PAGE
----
On board a modern passenger jet, Luciana and a number of Chechen families arrived in Syria’s northeastern city of al-Qamishli from the Ain Issa camp before being transferred to Russian government.
A Grozny native in her mid-40s, Luciana, did not hide her confusion upon her arrival in Qamishli.
In broken Arabic, she explained her journey to Syria: “I traveled with my husband in the summer of 2014 and we settled down in Raqqa.”
“My husband was a member of ISIS and we had two children,” she continued.
“My husband was killed in an airstrike at the beginning of this year. Since then, I have remained alone with my children. After the battles in Raqqa intensified, we fled ISIS’ clutches and turned ourselves over to the Syrian Democratic Forces,” she revealed.
She asserted that she does not know what lies in store for her or her children.
“After they interrogated me, Kurdish authorities asked me if I wanted to return to my country and I immediately said yes. I did not know whether I was going to return to my family, go to jail or go through trial because I had secretly traveled to Syria and stayed in areas controlled by ISIS, which is considered a terrorist group in my country,” Luciana added.
On Sunday, a Russian military jet arrived in Qamishli from the Russian base in Syria’s Homeimem. It carried on board Russian senator Ziad Mohammed al-Sabsabi, deputy chief of the foreign relations committee at the Russian Duma, and General Alexei Kim.
The jet was to receive families from former Soviet republics that had joined ISIS.
The Russian officials were received in Qamishli by members of the Kurdish Popular Protection Units (YPG) and the families were officially turned over to the Russians during a press conference.
Representative of the autonomous Kurdish authority Dr. Abdul Karim Omar told Asharq Al-Awsat: “Based on humanitarian principles and international treaties, we handed over a number of Russians who used to be members of ISIS.”
He stressed that investigations confirmed that these members were not involved in any fighting in Syria.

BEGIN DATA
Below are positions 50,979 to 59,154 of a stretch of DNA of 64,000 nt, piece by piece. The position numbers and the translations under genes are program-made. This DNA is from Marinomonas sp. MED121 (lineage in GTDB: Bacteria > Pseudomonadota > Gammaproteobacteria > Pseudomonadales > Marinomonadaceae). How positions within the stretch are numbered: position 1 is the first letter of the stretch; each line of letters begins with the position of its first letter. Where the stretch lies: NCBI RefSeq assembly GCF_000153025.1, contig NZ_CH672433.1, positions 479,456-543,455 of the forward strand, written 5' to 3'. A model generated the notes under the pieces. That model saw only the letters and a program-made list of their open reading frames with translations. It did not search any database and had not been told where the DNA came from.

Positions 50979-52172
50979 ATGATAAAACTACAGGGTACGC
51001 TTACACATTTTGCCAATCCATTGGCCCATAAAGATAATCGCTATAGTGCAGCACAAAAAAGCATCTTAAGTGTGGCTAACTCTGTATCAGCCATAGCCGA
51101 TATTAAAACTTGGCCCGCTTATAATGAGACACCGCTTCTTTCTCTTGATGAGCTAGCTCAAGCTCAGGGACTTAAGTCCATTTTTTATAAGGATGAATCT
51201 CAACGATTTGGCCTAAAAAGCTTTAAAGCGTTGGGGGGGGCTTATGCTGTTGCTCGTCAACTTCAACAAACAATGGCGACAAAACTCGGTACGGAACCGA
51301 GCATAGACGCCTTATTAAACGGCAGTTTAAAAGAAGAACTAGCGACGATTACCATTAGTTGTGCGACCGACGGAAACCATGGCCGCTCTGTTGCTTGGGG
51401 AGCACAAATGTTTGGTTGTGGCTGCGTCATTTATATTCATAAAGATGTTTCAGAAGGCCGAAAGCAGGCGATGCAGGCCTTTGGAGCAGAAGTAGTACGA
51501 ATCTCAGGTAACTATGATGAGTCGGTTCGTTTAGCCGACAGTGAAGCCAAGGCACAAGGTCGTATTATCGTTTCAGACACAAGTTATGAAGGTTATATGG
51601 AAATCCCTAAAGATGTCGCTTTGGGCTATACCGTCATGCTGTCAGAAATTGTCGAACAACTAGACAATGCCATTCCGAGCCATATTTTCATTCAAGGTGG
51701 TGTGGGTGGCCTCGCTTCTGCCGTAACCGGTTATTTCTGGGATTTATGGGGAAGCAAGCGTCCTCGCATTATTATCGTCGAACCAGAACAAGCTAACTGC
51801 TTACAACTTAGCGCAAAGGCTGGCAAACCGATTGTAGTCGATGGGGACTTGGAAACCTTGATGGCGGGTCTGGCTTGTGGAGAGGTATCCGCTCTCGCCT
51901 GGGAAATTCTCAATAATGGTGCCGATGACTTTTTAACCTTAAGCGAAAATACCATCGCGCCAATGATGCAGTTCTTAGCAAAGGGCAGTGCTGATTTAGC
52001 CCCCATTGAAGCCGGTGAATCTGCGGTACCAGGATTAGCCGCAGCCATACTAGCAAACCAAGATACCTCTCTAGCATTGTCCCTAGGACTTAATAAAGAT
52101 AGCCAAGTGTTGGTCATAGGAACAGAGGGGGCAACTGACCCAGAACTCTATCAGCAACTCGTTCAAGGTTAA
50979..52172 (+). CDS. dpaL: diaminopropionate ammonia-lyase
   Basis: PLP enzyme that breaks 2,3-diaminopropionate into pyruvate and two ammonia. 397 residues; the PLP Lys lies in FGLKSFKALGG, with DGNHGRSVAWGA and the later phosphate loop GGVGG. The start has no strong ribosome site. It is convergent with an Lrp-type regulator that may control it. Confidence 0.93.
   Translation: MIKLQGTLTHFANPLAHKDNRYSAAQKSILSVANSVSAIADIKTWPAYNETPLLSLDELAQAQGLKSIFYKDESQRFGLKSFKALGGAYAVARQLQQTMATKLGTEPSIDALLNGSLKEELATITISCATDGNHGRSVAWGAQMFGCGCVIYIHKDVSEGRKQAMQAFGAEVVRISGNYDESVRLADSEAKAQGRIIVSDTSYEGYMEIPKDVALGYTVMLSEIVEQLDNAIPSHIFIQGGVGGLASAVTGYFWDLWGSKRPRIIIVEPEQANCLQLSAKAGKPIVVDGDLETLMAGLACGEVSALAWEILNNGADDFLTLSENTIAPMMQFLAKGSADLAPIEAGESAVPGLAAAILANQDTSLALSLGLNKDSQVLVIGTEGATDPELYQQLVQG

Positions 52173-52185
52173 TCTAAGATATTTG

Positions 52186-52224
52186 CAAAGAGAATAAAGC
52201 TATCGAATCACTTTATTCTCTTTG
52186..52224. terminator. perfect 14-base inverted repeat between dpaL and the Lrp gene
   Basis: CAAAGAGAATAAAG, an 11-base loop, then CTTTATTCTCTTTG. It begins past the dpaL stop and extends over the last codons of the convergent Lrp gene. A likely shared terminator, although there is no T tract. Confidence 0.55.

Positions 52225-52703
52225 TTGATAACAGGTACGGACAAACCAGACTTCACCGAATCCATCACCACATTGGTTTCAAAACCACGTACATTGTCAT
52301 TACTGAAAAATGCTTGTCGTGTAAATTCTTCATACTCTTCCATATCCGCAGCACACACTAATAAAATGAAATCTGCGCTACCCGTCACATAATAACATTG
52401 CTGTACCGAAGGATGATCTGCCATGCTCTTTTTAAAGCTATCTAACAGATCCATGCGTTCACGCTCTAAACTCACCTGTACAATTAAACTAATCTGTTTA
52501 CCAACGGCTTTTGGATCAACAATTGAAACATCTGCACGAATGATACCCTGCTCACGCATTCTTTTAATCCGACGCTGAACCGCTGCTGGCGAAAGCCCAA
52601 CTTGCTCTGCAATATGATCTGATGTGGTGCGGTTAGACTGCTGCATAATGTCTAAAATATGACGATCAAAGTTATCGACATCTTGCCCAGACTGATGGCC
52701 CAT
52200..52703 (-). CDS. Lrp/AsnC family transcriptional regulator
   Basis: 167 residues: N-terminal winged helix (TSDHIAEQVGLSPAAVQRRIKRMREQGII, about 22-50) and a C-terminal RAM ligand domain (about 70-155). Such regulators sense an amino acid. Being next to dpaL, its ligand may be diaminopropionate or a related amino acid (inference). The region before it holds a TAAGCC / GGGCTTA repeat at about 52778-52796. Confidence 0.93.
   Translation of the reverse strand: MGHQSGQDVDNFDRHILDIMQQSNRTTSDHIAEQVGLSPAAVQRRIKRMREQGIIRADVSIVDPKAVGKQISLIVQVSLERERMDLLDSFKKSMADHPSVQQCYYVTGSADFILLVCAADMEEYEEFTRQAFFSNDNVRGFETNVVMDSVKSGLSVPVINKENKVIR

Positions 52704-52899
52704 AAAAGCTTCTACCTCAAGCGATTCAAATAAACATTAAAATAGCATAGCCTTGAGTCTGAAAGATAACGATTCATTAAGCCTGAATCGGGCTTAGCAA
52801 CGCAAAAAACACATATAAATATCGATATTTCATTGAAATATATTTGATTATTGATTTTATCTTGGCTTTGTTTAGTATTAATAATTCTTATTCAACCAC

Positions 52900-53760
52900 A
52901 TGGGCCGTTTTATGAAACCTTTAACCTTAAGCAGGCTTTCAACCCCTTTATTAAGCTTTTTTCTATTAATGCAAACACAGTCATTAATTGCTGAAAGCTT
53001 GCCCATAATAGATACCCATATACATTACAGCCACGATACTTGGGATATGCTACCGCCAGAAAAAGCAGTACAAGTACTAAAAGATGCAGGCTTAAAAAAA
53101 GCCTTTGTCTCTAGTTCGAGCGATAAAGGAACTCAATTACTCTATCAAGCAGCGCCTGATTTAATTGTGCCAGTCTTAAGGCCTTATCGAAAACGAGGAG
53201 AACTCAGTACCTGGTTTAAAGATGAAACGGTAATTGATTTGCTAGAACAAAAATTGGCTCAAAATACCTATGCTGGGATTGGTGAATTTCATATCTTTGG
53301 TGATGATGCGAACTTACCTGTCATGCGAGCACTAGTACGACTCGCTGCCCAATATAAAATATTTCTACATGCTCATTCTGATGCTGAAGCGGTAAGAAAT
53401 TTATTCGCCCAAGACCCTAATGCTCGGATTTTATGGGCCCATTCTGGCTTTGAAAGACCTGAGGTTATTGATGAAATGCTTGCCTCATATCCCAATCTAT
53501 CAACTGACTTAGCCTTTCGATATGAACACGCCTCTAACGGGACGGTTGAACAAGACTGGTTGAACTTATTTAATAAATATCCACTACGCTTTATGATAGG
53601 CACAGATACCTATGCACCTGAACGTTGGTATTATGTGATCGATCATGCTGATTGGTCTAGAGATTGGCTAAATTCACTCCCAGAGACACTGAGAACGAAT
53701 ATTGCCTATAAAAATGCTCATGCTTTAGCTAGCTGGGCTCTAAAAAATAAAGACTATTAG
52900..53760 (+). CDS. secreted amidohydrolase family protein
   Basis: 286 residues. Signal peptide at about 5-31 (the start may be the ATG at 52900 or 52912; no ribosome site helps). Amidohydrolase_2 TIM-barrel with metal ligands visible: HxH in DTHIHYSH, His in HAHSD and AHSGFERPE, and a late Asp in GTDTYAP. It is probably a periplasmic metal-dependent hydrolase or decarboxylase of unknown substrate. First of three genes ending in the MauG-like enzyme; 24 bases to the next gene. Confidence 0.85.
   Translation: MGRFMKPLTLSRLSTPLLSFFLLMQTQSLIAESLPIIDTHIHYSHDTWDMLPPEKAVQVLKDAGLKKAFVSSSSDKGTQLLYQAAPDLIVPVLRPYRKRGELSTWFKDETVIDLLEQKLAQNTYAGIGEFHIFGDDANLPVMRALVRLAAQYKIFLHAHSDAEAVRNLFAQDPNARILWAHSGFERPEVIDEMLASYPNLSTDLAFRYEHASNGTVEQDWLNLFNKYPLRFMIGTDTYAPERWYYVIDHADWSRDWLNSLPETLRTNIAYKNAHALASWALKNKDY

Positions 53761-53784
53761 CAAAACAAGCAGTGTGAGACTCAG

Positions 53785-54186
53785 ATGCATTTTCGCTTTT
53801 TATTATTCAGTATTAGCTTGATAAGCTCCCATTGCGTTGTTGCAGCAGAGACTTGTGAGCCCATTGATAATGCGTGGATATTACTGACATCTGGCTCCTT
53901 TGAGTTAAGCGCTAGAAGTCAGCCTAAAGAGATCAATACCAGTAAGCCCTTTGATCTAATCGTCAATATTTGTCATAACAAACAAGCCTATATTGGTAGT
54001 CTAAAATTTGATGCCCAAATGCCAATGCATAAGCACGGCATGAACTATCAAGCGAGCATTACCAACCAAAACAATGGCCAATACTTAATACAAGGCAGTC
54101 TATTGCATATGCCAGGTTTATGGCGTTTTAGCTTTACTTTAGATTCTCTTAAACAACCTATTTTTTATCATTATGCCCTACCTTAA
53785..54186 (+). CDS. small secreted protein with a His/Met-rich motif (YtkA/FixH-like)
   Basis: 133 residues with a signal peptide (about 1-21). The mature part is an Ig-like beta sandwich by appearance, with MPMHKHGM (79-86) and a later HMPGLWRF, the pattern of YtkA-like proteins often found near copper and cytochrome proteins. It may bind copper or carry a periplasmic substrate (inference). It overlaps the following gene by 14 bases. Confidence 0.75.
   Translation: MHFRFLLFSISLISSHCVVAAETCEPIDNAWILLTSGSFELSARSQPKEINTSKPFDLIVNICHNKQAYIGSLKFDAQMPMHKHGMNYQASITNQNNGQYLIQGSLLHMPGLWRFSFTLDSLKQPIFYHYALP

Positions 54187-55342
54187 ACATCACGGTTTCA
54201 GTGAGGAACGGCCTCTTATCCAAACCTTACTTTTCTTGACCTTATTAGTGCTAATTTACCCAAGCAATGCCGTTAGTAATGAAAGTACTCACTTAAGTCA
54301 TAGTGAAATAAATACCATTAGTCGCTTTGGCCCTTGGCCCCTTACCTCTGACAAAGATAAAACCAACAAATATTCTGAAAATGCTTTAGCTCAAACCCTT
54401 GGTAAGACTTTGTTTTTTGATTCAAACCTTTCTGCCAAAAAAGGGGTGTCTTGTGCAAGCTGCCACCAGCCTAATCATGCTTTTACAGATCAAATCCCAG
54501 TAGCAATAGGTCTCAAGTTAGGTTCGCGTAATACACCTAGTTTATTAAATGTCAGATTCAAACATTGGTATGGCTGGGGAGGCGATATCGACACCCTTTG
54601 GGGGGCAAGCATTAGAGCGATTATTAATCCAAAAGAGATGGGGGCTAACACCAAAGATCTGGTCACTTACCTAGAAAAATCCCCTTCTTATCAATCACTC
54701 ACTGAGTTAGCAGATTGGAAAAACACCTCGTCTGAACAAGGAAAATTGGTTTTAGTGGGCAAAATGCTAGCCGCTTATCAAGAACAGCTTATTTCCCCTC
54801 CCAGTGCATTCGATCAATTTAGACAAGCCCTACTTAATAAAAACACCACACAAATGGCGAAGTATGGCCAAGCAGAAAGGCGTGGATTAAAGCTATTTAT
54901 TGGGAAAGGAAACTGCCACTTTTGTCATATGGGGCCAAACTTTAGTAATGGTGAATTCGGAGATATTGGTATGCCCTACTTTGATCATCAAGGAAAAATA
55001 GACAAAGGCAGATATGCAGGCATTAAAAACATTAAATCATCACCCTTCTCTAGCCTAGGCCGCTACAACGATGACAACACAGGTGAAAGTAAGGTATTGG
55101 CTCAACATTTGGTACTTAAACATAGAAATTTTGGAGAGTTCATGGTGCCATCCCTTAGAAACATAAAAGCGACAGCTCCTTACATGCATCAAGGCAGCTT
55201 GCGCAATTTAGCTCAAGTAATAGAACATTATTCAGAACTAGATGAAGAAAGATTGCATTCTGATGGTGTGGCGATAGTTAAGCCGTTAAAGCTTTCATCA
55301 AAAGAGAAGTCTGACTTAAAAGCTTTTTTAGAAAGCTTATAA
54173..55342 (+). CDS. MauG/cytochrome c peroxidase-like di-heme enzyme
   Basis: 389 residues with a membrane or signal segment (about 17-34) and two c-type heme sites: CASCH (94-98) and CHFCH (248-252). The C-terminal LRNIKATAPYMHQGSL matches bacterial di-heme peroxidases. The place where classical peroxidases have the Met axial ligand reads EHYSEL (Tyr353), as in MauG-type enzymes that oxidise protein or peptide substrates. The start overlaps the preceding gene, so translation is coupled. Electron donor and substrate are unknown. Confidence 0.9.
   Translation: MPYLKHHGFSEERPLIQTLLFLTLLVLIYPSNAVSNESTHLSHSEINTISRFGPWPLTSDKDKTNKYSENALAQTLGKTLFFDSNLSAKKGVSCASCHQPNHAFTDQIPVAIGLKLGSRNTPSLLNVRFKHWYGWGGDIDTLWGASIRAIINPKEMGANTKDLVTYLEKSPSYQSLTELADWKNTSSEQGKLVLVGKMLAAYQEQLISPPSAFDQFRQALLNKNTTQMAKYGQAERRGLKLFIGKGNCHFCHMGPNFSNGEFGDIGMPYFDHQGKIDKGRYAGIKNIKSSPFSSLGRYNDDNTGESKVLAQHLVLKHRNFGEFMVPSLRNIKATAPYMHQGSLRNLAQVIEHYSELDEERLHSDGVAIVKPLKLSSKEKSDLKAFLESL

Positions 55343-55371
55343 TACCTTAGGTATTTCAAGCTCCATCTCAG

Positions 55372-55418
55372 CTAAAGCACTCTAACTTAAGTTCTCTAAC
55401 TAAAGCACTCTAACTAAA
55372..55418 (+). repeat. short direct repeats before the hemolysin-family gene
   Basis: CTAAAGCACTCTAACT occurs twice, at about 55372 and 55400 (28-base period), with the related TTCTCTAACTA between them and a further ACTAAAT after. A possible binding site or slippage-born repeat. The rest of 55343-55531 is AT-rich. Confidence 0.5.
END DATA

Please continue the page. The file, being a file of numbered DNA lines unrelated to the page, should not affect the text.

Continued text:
Based on their request to return home and without coming under any pressure, 13 women and 29 children were turned over to Russian authorities, he added.
This is the second time that Moscow asks for the return of Russians that had joined ISIS in Syria. Thirteen others were handed over to Russia during the summer, said Omar.
After the US-backed Syrian Democratic Forces (SDF) seized Raqqa from ISIS on October 17, dozens of Russian family members of the group turned themselves over to the SDF.
They were originally taken to the Ain Issa camp some 50 kms northwest of Raqqa. They were then taken to Qamishli before being returned to Russia.
Sabsabi told Asharq Al-Awsat: “We have exerted great efforts in looking for the women and children of ISIS in order to return them to Russia.”
The children will be returned to their families and they will sit through psychological programs. Women, who do not face complaints or charges, will be released, he said.
“Others will face criminal trials in Russia and they will get their punishment,” he vowed.
Moscow has since July been working on returning Russians that have headed to Syria and Iraq where they joined ISIS. This was prompted by media reports that a number of women and children had turned themselves over to the SDF.
YPG official spokesman Nouri Mahmoud said that his forces saved these families after the Raqqa battles intensified in October.
“We dealt with them humanely and according to principles of human rights and local laws,” he continued.
“We asked them to travel back to their country and we contacted Russian officials to hand them over officially,” he said.
As she headed to the Qamishli airport to return home, Luciana sadly remarked: “Three years were enough. They felt more like 30 years. I miss by mother, father and relatives very much. I just want to go back to my room and my bed and raise my children away from the war.”